What made our nutritionist write good words about potatoes? But they quickly break down into sugar! And make them French Fry!
True, but they also have some significant advantages. She is here to explain everything and offer two recipes, including one for healthy fries
The first thing that comes to my mind when potatoes are mentioned is poverty, perhaps because when you want to describe someone living on a budget they tell you how they ate potato skins and dry bread.
In general, potatoes do not get fame. Those who suffer from irritable bowel do not always welcome them, and in addition, they have a very high glycemic value.
Because it is a carbohydrate that consists mainly of starch, it breaks down into sugar relatively quickly. Therefore, it may increase the sugar in diabetic patients and in general, affect the feeling of satiety and the sugar balance.
On the other hand, the glycemic index has long since dropped from its greatness. Today we know that it has no meaning when eating a meal that consists of several foods together.
If we eat a meal consisting of chicken breast + potato + vegetable salad with olive oil, the fat, fiber, and protein will delay the breakdown of food in the digestive system and eliminate the glycemic index of the potato.
There is an equally and even more important index, the satiety index. It is completely subjective and can vary from person to person. In studies where people were asked to rate their sense of satiety, potatoes scored among the highest.
Which is better: a potato or a bun?
What is not usually taken into account is that potatoes also have nutritional benefits. Along with starch, they contain vitamins, minerals, dietary fiber, and phytochemicals.
Compared to white flour, potato with skin is a whole food, so it is recommended to choose it as a substitute instead of white rice, flakes, pasta, white bread, and friends.
A medium baked potato (175 grams) contains about 160 calories, 3.6 grams of protein, 0.26 grams of fat, 36 grams of carbohydrates, and 3.6 grams of fiber.
They are also rich in potassium (941 mg) which contributes to balancing blood pressure, prevents heart disease, and strengthens bones, vitamin B6 (0.37 mg), and vitamin C (22 mg).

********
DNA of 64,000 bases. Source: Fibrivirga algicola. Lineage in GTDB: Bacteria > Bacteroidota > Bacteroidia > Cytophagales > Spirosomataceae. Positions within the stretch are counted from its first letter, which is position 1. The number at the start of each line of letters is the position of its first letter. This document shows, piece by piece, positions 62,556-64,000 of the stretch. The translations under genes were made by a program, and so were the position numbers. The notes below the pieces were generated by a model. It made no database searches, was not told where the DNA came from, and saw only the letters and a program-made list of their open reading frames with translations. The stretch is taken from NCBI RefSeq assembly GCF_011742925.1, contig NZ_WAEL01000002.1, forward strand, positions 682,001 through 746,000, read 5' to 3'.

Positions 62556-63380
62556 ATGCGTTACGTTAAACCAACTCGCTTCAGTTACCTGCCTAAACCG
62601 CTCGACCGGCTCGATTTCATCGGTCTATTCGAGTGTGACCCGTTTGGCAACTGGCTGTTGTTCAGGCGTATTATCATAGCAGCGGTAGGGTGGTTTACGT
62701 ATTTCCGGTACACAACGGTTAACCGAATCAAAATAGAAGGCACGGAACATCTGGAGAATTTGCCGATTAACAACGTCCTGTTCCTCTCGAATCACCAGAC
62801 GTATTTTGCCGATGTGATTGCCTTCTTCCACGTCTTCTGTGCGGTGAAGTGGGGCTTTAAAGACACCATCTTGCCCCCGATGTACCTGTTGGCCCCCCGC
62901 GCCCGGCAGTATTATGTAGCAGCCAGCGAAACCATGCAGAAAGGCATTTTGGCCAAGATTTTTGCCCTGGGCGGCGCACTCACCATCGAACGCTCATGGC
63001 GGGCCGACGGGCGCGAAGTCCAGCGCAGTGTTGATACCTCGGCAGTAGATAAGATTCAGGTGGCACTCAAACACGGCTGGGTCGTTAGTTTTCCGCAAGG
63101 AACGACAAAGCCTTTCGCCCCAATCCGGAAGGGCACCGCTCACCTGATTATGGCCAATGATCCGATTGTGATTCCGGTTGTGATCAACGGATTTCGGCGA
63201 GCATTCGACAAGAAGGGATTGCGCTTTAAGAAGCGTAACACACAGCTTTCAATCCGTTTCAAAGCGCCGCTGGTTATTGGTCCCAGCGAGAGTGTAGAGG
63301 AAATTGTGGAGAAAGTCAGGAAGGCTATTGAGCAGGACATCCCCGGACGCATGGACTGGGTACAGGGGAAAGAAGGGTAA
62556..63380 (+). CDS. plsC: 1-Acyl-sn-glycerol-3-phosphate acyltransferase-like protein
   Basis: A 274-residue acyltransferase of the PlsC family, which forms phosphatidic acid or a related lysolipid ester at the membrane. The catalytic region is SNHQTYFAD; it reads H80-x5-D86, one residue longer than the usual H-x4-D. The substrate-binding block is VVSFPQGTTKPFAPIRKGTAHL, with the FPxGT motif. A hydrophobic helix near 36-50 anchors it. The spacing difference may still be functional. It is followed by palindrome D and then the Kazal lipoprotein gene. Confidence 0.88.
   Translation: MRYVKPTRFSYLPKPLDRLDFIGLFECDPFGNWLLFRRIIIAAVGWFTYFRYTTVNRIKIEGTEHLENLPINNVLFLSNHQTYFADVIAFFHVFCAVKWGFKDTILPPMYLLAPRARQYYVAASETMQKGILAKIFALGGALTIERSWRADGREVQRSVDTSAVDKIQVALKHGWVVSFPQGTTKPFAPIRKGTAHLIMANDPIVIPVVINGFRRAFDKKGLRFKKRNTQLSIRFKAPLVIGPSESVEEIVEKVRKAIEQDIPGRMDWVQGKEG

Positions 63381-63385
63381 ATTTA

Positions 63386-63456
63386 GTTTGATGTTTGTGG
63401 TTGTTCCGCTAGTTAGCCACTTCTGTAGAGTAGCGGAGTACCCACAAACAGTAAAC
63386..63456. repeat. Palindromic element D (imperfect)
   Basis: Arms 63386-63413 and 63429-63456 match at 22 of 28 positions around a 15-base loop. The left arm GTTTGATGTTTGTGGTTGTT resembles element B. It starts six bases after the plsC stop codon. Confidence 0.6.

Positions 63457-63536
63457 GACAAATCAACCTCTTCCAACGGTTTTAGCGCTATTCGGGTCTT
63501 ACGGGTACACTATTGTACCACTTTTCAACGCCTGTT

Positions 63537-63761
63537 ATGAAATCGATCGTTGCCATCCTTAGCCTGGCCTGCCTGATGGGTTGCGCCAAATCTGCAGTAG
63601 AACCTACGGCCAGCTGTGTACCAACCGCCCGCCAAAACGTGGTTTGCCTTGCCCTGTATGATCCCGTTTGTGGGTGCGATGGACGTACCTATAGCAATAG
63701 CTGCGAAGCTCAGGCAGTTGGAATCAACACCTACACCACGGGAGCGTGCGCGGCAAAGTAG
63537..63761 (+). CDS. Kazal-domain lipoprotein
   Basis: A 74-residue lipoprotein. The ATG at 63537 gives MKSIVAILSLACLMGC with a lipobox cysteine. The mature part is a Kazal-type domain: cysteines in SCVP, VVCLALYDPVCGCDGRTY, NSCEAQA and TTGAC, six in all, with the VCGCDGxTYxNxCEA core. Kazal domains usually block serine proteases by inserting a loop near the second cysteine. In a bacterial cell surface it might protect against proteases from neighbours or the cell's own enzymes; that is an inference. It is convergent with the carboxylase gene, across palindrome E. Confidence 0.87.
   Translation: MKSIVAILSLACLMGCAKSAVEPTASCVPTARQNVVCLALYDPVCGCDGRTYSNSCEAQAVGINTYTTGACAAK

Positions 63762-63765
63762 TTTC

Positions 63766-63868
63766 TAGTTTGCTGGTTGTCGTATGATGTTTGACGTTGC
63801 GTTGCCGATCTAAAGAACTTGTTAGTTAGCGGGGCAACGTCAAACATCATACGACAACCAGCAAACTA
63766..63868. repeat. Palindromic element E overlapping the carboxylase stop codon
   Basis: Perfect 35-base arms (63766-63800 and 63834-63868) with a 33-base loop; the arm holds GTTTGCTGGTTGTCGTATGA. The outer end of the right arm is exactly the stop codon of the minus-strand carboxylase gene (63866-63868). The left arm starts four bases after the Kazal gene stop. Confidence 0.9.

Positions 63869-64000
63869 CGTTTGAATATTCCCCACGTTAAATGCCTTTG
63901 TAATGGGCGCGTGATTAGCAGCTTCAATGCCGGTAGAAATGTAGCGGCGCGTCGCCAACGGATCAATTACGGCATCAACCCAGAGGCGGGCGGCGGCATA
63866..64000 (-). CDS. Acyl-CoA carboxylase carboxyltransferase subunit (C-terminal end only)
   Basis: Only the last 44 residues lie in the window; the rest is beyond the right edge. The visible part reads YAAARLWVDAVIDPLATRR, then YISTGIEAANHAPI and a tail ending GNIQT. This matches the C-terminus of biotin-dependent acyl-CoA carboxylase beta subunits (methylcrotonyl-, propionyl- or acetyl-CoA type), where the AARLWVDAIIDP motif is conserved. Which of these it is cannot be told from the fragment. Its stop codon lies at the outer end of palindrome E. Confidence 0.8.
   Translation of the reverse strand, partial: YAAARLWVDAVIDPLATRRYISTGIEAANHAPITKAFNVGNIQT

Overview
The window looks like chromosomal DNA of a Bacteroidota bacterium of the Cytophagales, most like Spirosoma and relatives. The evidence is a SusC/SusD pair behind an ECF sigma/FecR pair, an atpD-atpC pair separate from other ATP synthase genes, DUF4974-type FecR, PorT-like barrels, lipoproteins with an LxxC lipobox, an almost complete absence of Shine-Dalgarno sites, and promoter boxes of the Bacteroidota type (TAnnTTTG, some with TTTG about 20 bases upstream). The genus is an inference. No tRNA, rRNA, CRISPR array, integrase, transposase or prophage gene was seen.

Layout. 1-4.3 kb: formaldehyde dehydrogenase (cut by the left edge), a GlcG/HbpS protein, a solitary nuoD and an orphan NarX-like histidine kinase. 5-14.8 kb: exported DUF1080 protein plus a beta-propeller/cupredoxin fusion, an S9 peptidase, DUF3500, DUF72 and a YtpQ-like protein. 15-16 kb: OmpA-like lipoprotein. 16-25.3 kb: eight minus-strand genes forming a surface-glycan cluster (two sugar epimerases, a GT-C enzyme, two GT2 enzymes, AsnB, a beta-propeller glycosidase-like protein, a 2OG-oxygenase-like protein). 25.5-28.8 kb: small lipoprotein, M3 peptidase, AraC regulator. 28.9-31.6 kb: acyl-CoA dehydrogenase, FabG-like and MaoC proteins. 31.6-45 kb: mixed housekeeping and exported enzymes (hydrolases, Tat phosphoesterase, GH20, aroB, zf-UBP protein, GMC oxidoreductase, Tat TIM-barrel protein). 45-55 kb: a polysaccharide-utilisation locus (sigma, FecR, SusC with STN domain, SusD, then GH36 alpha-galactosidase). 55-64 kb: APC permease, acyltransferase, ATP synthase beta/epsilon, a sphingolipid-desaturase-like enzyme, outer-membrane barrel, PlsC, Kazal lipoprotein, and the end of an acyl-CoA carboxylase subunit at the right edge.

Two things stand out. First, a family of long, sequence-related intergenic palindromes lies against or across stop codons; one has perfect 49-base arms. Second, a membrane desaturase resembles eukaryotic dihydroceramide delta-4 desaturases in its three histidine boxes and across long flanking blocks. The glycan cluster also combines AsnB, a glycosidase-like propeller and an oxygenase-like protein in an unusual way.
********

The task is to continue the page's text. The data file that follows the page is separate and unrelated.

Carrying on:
Phytochemicals are compounds produced by plants to protect themselves from environmental harm. When we eat plant foods rich in phytochemicals, we can reap similar protective benefits.
These include shielding DNA in our cells from damage, reducing cancer risk, supporting liver health, and boosting immune function.
It is true that you should not overdo eating potatoes. This is true for almost any food. But before you rush and completely remove them from the menu, check if their combination in meals makes you good, varied, and satisfying.
To help you decide, here are two recipes in which they start:
Potato and sweet potato French Fry in the oven
Potatoes may have a poor reputation, but french fries deserve particular scrutiny. It’s true – fries typically contain not only high calories but also significant unhealthy fat.
When purchasing them from restaurants, you don’t know how often they reuse oil for frying. This can result in french fries leaching harmful compounds into your food.
The homemade version in front of you cooks the French Fry easily, just take out an egg from the oil and put it in the oven.
What you need:
1 sweet potato
2 tablespoons olive oil or canola oil
2 tablespoons water 1
teaspoon coarse salt
1/4 teaspoon pepper
1 teaspoon paprika
What to do?
1. Cut the potatoes and sweet potato into cubes/sticks or slices – no need to peel them.
2. Mix the oil and spices in a saucer.
3. Pour the oil mixture over the vegetables and toss together until all the pieces are well covered.
4. Put in the oven on high heat to bake for about an hour until brown.
What we got:
There are about 6 dishes that can be combined into a full meal with a portion of protein and vegetables.
Each serving has about 200 calories, 3 grams of protein, 38 grams of carbohydrates (equal to 2 servings of carbohydrates), and 3 grams of fat.
Another idea can be suitable for a festive breakfast or dinner:
Vegetable and potato frittata for two people
1 partially cooked potato
1 red onion 1
tablespoon olive oil
5 cherry tomatoes
1 tablespoon baby mozzarella
2 large eggs
1/4 cup milk 1
teaspoon baking powder
Salt and pepper
4 basil leaves
And for work:
1. Cook a peeled potato until partially softened, cut into slices, and set aside.
2. Chop the purple onion and fry until transparent in a tablespoon of olive oil pan that can be put in the oven.
3. In the meantime, heat the oven to 180-200 degrees.
4. Cut the zucchini into slices or small cubes and add to the onion.
5. Slice the cherry tomatoes into slices or halves and add to the pan.
6. Place the potato slices on the vegetables.
7. Beat the eggs in a bowl with the spices, baking powder, and milk.
8. Sprinkle the egg mixture over the vegetables in the pan.
9. Sprinkle baby mozzarella and fresh basil leaves over everything.
10. Cover until the frittata is 1/2 ready, at least one side of it.
11. Transfer the pan uncovered to the oven, until the top is also baked.
12. Remove from the oven carefully because the handle is boiling, cut into 2, and add a rich and appetizing vegetable salad.
What we got:
about 400 calories, 22 grams of protein, 32 grams of carbohydrates, and 22 grams of fat.